Australian Institute of Health and Welfare (2022) Alcohol, tobacco & other drugs in Australia, AIHW, Australian Government, accessed 08 October 2022.
Australian Institute of Health and Welfare. (2022). Alcohol, tobacco & other drugs in Australia. Retrieved from https://www.aihw.gov.au/reports/alcohol/alcohol-tobacco-other-drugs-australia
Alcohol, tobacco & other drugs in Australia. Australian Institute of Health and Welfare, 24 August 2022, https://www.aihw.gov.au/reports/alcohol/alcohol-tobacco-other-drugs-australia
Australian Institute of Health and Welfare. Alcohol, tobacco & other drugs in Australia [Internet]. Canberra: Australian Institute of Health and Welfare, 2022 [cited 2022 Oct. 8]. Available from: https://www.aihw.gov.au/reports/alcohol/alcohol-tobacco-other-drugs-australia
Australian Institute of Health and Welfare (AIHW) 2022, Alcohol, tobacco & other drugs in Australia, viewed 8 October 2022, https://www.aihw.gov.au/reports/alcohol/alcohol-tobacco-other-drugs-australia
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Harm reduction focuses on identifying and targeting specific risks that arise from alcohol and other drug use. This may include risks to the individual, as well as their family and friends (DoH 2017).
Examples of programs that aim to minimise risky behaviours include:
Take-home naloxone programs enable those people at risk of opioid overdose or adverse reaction, and their friends and family members to access naloxone at community and hospital-based pharmacies, alcohol and drug treatment centres and needle and syringe programs (DoH 2021). Given in a timely manner, naloxone can reverse the effects of opioid overdose.
In 2019, the NDSHS included two new questions about support for drug testing at designated sites (i.e. pill testing) and supervised drug consumption facilities/rooms. These measures were generally well supported, with more people supporting pill testing than drug consumption rooms. Support for both measures was highest among younger people and people who had used drugs in the past 12 months (AIHW 2020).
Australia’s attitude and perceptions towards drugs by region, 2019 report showed that almost 3 in 5 people (57%) supported pill testing at designated sites (AIHW 2022).
Almost 3 in 5 (57%) Australians aged 14 and over supported pill testing and 27% opposed it. Over three-quarters (78%) of people who had recently used drugs supported pill testing, compared with 47% of those who had never used drugs. Over 3 in 5 (61%) people aged 14–39 supported this measure, compared with 53% of people in the age groups from 40 and over. Support for pill testing varied according to demographic factors.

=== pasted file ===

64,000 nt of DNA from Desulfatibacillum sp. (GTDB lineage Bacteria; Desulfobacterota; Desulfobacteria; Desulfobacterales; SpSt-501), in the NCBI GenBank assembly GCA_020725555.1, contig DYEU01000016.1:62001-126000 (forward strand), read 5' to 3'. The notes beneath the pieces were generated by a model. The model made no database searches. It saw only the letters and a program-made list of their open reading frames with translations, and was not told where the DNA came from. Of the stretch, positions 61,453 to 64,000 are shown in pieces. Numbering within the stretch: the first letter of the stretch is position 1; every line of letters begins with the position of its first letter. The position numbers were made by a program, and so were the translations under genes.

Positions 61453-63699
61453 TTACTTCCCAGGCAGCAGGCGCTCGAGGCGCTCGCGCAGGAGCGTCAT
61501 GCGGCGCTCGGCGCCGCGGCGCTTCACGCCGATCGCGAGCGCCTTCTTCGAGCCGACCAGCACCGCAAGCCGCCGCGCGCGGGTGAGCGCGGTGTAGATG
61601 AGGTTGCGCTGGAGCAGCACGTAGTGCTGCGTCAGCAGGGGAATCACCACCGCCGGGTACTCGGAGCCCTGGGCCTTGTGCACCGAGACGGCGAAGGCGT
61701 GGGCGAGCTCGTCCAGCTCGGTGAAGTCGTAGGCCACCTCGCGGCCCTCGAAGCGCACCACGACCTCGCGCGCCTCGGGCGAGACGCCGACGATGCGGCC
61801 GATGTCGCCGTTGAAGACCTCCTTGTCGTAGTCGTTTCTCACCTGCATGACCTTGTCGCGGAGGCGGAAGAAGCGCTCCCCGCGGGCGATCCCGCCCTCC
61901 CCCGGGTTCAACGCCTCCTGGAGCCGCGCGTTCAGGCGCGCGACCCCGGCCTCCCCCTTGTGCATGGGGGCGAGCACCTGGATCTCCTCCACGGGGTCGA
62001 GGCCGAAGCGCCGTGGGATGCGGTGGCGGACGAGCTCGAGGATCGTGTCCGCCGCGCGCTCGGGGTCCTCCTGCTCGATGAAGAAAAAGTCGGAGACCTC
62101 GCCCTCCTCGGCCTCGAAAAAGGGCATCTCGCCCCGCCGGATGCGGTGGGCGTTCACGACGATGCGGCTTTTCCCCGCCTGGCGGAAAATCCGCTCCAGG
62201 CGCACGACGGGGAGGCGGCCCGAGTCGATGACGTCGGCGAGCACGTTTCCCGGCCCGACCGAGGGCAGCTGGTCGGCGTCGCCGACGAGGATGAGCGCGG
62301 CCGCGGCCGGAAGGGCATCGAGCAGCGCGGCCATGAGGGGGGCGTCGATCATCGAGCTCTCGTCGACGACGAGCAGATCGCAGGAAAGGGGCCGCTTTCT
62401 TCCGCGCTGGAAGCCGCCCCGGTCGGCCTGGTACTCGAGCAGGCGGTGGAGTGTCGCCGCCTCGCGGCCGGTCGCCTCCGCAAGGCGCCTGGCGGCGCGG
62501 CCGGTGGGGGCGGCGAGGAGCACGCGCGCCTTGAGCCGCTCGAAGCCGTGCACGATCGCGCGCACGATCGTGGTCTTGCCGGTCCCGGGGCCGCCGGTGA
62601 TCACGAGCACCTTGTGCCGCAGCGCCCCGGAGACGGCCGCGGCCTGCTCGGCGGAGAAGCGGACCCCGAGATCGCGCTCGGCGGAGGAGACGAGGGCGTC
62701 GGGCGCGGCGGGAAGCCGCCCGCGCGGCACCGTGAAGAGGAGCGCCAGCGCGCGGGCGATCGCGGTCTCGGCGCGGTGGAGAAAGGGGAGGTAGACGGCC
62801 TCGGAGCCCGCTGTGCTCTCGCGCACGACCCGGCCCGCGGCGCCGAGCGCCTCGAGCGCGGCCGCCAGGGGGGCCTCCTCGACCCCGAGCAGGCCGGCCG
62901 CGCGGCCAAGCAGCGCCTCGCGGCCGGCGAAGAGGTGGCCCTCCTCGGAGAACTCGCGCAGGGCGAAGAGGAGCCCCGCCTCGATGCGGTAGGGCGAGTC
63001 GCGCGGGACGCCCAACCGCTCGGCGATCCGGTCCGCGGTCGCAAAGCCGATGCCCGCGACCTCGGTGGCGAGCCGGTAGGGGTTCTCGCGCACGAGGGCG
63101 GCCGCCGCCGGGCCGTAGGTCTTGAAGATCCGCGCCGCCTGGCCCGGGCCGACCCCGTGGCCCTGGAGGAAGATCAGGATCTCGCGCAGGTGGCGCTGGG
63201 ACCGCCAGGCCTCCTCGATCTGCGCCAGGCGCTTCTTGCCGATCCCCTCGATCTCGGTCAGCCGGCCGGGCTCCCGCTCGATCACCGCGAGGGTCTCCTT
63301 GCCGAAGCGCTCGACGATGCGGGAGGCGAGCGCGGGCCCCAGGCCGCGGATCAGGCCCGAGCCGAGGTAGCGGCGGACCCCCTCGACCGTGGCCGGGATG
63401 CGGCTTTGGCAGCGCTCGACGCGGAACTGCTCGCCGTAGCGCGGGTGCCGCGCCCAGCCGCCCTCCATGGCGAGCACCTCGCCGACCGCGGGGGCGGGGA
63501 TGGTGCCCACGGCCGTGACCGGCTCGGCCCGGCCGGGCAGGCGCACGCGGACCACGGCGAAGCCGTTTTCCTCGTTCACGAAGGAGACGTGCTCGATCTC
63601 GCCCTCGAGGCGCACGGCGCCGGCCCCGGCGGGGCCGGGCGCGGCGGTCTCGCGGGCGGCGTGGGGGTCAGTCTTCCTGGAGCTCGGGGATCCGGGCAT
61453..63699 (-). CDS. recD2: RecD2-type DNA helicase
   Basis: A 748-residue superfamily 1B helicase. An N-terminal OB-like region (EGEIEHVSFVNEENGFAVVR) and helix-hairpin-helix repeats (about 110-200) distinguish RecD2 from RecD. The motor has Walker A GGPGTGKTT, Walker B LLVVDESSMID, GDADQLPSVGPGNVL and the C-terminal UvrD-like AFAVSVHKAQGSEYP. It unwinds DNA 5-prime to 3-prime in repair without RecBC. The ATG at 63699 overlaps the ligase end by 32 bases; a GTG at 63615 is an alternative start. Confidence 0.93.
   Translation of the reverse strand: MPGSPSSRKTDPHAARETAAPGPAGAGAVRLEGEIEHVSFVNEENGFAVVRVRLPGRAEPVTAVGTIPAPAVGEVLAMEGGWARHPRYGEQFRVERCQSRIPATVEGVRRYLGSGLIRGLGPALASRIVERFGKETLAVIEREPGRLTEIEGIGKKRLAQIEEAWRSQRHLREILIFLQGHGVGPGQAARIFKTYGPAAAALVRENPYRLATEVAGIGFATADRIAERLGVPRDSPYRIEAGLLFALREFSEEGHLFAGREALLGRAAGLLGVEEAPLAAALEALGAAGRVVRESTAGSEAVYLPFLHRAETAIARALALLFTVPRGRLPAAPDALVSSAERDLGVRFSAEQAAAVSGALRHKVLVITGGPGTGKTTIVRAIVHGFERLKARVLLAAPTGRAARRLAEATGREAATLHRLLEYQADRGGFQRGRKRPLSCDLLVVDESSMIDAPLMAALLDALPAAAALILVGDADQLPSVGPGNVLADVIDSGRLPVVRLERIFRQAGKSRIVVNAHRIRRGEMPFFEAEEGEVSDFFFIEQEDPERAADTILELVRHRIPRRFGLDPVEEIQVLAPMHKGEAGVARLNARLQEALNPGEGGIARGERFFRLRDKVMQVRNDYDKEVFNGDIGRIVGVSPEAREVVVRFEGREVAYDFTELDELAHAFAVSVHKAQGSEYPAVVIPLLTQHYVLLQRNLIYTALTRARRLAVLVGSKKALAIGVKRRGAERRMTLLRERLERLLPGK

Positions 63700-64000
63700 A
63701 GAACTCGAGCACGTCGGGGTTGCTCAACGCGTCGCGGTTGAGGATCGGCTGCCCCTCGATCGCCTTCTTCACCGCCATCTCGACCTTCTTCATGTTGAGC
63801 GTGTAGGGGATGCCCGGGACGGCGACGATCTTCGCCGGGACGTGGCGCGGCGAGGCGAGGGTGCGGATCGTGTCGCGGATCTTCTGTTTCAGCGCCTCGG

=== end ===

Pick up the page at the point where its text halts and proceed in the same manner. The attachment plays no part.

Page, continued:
Just under half (47%) of Australians supported supervised drug consumption rooms and 32% opposed it. Nearly two-thirds (65%) of people who had recently used drugs supported this measure, compared with 39% of people who had never used drugs. Half (50%) of people in the age groups between 14 and 39 supported this measure, compared with 44% of people in the age groups from 40 and over. Support also varied by demographic factors.
AIHW (Australian Institute of Health and Welfare) 2020. National Drug Strategy Household Survey 2019. Drug statistics series no. 32. Cat. no. PHE 270. Canberra: AIHW. Viewed 21 July 2020.
AIHW (2022) Australia's attitudes and perceptions towards drugs by region, 2019. Canberra AIHW, accessed 15 July 2022.
DoH (Department of Health) 2017. National Drug Strategy 2017–2026. Canberra: Australian Government. Viewed 12 January 2018.
DoH 2021. About the take home naloxone pilot. Canberra: DoH. Viewed 18 June 2021.
Dolan K, MacDonald M, Silins E & Topp L 2005. Needle and syringe programs: a review of the evidence. Canberra: Australian Government Department of Health and Ageing. Viewed 25 January 2018.
Penington Institute (2018). Saving Lives: Australian naloxone access model. Melbourne: Penington Institute. Viewed 16 April 2020.
Sutherland R, Uporova J, Chandrasena U, Price O, Karlsson A, Gibbs D, Swanton R, Bruno R, Dietze P, Lenton S, Salom C, Daly C, Thomas N, Juckel J, Agramunt S, Wilson Y, Woods E, Moon C, Degenhardt L, Farrell M and Peacock A. 2021. Australian Drug Trends 2021: Key Findings from the National Illicit Drug Reporting System (IDRS) Interviews. Sydney: National Drug and Alcohol Research Centre, UNSW Sydney.
Thomas N, Juckel J, Daly C, Maravilla J, & Salom C R 2021. Trends in self-reported past year non-fatal overdose and responses to overdose: Findings from the Illicit Drug Reporting System. Sydney. National Drug and Alcohol Research Centre, UNSW.
Uniting 2017. Uniting Medically Supervised Injecting Centre: get to know our story. Viewed 25 January 2018.
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